It’s been a while since any man has popped to a King’s Cross barber shop to have a tooth pulled. Or, for that matter, a limb taken off. But that was what barbers once did, back in the days when they were referred to as barber surgeons and an ability to wield sharp implements made you as qualified for the removal of body parts as hair. That red and white striped pole outside traditional British establishments the likes of York Way’s Pall Mall Barbers? A throwback from times when bandages were hung outside the shop to dry out after a surgical procedure.
“There’s an element of trust in letting someone cut your hair that gets extended,” as Pall Mall’s managing director Richard Marshall notes. Whether the trust quite goes as far as lancing an abscess is another matter.
Thankfully, today’s barber shops are (barring the occasional nick during a wet shave) far less bloody places. The shamanic talents often ascribed to the very earliest barbers — when in some tribes the cutting of hair was considered a holy act that drove out evil spirits — have given way to those of the confidante in what remains, arguably, the only male sanctuary still sanctioned by society at large. It is where, after all, a barber might once have asked Sir if he required ‘something for the weekend’ — a phrase the connotations of which are perhaps now lost on younger generations.
“The local snip and shave shop was considered as much a hub for socialising and gossip”
Nowadays, barbers are more likely to dispense advice than anything else. “Men tend to be very loyal to their barber,” says Marshall. “I’ve had some clients for over 15 years, so I the relationships you build through repetition, haircut after haircut, are real. If they have problems, you go through their journey with them. There’s an old saying in this business: what’s said in the barbering chair, stays in the barbering chair. How would you feel if everyone knew that you’d just found out the woman you’d left your wife for and were dating for six months turned out to be a man? You get to hear wild things.”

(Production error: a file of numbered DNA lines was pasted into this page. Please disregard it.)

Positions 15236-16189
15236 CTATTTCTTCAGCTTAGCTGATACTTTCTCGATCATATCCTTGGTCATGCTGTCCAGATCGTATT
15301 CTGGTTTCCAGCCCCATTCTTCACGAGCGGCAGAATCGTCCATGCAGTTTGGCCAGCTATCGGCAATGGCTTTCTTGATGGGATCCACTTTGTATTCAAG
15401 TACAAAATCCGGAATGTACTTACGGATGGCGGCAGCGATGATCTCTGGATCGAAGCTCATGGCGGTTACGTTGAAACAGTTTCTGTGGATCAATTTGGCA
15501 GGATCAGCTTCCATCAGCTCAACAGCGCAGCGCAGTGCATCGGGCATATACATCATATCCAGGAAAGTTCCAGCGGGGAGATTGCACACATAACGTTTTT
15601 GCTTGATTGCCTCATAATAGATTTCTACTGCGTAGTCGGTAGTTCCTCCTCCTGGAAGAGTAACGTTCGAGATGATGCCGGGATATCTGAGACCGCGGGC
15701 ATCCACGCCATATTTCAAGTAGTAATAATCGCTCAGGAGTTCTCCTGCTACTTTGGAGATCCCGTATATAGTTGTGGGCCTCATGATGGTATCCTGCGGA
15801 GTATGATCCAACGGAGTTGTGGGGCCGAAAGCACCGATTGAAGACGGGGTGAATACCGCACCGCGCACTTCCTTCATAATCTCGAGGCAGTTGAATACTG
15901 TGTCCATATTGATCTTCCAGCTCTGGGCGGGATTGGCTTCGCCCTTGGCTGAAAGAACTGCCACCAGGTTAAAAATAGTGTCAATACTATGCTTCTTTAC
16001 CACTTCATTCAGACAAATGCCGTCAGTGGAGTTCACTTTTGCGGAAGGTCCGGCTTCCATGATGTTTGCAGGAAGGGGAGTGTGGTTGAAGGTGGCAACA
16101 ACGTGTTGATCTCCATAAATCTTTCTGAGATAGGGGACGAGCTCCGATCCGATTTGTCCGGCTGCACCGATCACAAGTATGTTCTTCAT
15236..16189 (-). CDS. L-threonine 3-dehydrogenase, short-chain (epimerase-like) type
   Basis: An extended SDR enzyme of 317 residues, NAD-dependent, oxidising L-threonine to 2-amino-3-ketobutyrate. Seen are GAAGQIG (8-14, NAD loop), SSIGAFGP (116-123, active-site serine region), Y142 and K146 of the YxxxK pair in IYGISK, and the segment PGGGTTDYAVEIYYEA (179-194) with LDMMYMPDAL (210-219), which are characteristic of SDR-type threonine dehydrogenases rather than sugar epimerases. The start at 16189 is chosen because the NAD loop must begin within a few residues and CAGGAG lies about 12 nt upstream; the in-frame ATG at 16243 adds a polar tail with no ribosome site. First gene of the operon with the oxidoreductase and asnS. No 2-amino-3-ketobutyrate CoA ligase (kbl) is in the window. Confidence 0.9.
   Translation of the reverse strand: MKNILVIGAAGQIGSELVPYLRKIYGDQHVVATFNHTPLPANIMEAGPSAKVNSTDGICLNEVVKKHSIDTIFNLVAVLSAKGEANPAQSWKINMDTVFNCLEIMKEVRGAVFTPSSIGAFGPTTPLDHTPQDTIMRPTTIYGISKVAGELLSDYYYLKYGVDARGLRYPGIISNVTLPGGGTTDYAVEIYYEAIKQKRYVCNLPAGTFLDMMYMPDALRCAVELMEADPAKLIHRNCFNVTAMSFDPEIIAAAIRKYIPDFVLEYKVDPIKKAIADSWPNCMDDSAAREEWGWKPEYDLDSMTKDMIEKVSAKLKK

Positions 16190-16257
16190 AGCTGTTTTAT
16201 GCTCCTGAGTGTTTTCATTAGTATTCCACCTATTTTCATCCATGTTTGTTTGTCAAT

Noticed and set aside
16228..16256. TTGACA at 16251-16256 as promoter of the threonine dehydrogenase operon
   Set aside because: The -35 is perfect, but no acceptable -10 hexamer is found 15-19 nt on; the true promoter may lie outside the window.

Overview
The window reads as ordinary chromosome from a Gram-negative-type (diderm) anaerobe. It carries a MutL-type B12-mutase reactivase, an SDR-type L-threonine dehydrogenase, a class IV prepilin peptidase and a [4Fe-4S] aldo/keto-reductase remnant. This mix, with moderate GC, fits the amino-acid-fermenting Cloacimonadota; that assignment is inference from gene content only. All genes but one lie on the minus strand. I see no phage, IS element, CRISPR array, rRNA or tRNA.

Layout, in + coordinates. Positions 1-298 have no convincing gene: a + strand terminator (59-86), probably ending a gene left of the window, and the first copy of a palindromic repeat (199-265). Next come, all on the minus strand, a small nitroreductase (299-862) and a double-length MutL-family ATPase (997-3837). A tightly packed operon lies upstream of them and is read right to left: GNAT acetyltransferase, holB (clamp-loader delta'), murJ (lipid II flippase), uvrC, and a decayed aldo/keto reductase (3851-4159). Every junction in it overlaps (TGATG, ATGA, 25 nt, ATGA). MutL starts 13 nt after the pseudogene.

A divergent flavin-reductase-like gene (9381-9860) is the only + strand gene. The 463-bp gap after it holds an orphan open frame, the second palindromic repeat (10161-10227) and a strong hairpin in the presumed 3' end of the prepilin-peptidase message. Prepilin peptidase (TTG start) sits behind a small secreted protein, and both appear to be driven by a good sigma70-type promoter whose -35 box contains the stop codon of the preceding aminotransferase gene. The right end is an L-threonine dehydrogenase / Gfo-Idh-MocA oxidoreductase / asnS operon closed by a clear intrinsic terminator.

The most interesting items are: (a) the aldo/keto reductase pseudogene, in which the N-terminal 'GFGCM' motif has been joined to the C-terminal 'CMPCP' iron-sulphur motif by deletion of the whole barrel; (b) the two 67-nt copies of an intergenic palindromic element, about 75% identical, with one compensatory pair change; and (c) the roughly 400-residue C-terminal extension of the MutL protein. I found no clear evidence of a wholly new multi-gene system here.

These last bastions of exclusively male camaraderie increasingly fit the bill as places for men to gather. When Mikey Pearson opened his barbering business, Manifesto, on Leather Lane, it was with a view to create a more modern take on the old gentleman’s club: a place with the feel of a cosy boutique in which to have a drink, or listen to music.
“I don’t think that the more traditional barber shops are on their way out — there will always be a market for them,” argues Pearson. “But men are different now and want different things. It’s just a sign of the times.” Or, in another way, a return to past times: since 296BC, when the Romans first recognised barbering as a profession, (‘barber’ comes from ‘barba’, the Latin for beard) the local snip and shave shop was considered as much a hub for socialising and gossip as it was for grooming.
Signs of the time apply to the hair too. It wasn’t too long ago that the best a barber offered, and what most men wanted, was the classic ‘short back and sides.’ Attempts at styling (those awkward pictures in the barber window suggesting possible hairdos, invariably faded and still there long after the look had become unfashionable) were almost considered unmanly. Today, barbering skills and client demands have moved on apace. “Men take more pride in their appearance now,” says Pearson. “It’s not vanity; we men have permission to look after ourselves now. It’s a reflection of the world we live in, with the internet and social media and the fact that in a metropolis like London, people are freer to be themselves.”
The freedom to be oneself, amid the familiar surroundings of hot towels and cut-throat razors, sitting in the comfort of a Takara Belmont hydraulic chair, set to the whir of Wahl clippers, is an apt a summary as any of what still draws many men to barbers, as opposed to the more unisex world of hairdressers. One’s first visit is a rite of passage, all subsequent visits a gently ritualistic way of measuring out the passing of time, not least when the barber starts to ask if you want your ears singed or your eyebrows trimmed.
Perhaps it is this trust, built up over the years, that gives barbers the staying power to survive; a trip to the barbers is the kindest cut. “The thing I have learned is that you have to love people to do this job,” says Marshall. “As a barber, you talk to these men all day, such that by the end of the day you’re exhausted; you need some space, some time alone. But you never despair at the troubles you hear about. In fact, you’re actually given a real faith in humanity.”
This article first appeared in the spring 2018 edition of King’s Cross Quarterly magazine. Read more about the people and stories that make King’s Cross, or find out where you can pick up the latest copy of King’s Cross Quarterly below.